Poll Shows Florida Voters Want Gaming Control, Gubernatorial Candidates Mixed on Casino Amendment

Posted on: September 2, 2018, 12:00h. 

Last updated on: August 31, 2018, 01:12h.

A new poll shows that Florida voters overwhelmingly support stripping the state legislature of its power to dictate the future gaming industry.

Florida voters gaming amendment casino
Florida voters will decide between Democratic nominee Andrew Gillum (left) and Republican Ron DeSantis in November. They’ll also decide the fate of how gaming legislation is decided moving forward. (Image: CNN)

Voters in Charge is the committee that successfully led the effort to place Amendment 3 before voters in November. The ballot question will ask citizens if they want “the exclusive right to decide whether to authorize casino gambling” measures.

Should 60 percent of voters answer “yes,” state legislators would no longer be able to expand gambling in the Sunshine State. Instead, any such expansion would have to come through a citizen initiative and voted on in a public election.

A new poll of 1,209 likely voters finds that 71 percent of Floridians plan to endorse Amendment 3. The poll was conducted by Hill Research Consultants in Alabama. The market research firm says the margin of error is +/-3 percent, with a 95 percent confidence level.

“Amendment 3 asks the simple question, ‘Who do you trust: Florida voters, or the politicians and the lobbyists who influence them?'” Voters in Charge President John Sowinski declared.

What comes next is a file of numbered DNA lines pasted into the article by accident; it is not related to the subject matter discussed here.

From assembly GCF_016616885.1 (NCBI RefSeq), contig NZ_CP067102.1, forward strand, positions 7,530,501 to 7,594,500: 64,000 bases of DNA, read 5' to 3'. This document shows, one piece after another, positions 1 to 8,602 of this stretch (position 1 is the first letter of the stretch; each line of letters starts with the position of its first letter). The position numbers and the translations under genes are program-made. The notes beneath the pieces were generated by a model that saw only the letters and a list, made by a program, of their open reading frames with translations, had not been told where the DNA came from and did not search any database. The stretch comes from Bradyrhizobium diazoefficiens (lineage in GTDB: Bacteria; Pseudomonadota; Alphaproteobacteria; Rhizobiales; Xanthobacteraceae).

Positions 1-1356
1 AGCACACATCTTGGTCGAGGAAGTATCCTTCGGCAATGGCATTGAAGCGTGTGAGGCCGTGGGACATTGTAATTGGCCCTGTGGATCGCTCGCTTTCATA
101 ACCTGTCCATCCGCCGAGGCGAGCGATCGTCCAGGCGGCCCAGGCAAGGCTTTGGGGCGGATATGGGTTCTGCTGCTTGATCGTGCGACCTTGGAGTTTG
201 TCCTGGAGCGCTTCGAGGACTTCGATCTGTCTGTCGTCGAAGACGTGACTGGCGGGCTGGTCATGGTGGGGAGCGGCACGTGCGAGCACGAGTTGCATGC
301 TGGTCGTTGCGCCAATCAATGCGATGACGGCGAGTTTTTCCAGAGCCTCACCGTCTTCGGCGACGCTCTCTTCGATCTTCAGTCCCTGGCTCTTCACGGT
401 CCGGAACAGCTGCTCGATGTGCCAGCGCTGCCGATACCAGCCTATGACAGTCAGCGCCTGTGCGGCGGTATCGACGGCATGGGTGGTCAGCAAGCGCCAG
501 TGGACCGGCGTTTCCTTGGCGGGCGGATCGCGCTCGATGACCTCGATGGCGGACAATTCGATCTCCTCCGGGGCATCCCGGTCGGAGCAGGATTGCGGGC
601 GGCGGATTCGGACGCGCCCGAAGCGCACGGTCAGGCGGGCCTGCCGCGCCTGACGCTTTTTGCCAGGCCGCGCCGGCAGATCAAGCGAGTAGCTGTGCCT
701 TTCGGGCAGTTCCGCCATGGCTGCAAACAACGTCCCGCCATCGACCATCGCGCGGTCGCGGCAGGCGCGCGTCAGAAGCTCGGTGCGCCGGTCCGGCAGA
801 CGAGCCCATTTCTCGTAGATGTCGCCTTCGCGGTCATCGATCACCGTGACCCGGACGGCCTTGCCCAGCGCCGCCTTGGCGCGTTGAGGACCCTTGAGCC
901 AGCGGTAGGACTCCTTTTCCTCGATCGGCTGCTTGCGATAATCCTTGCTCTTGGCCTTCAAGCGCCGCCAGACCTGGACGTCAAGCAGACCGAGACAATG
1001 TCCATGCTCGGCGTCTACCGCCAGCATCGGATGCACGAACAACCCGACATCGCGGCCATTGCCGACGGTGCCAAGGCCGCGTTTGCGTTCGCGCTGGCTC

This week’s poll strengthens the data for Voters in Charge. A study from the Florida Chamber of Commerce in June found that 61 percent of voters would back Amendment 3.

Lobbying Games

Voters in Charge has two very powerful entities in its corner, Disney and the Seminole Tribe. Collectively, the two groups are responsible for roughly 99 percent of the organization’s total funding. Since 2017, Disney has given $14.6 million to the effort, and the Native American tribe $11.7 million.

The 71 percent support poll finding is 11 percent more than required for the amendment question to pass and the legislature to lose its gaming decision powers. But Sowinski says the organization isn’t assuming anything.

We are confident, but by no means are we complacent,” Sowinski said of the data. “We anticipate the gambling industry and its lobbyists will fight hard against Amendment 3 and we are ready for that challenge.”

So far, there’s been little opposition in terms of campaign finance. However, a group called Citizens for Truth About Amendment 3 formed in July. To date, the organization has raised $1.77 million, with most of the money coming from parimutuel operators in the state.

Parimutuel operators believe legislators will better fight for their desires to incorporate house-banked table games and slot machines into their facilities.

Where Candidates Stand

Disney and the Seminoles both want gambling to remain in its current form.

The media and entertainment conglomerate wants to protect the family-friendly image of Orlando where its theme parks are located. The tribe wants to retain its monopoly on slot machines outside of Miami-Dade and Broward counties, and house-banked table games.

This week’s gubernatorial primary saw Andrew Gillum emerge on the Democratic ticket, and Ron DeSantis take the GOP nod.

DeSantis, who earned President Donald Trump’s endorsement, hasn’t spoken publicly on the casino issue. He has, however, received $500,000 in PAC money funneled in by Las Vegas Sands billionaire Sheldon Adelson.

Gillum has been more vocal on the amendment. The Democrat said recently, “I am always in favor of the voters having a say on momentous issues.”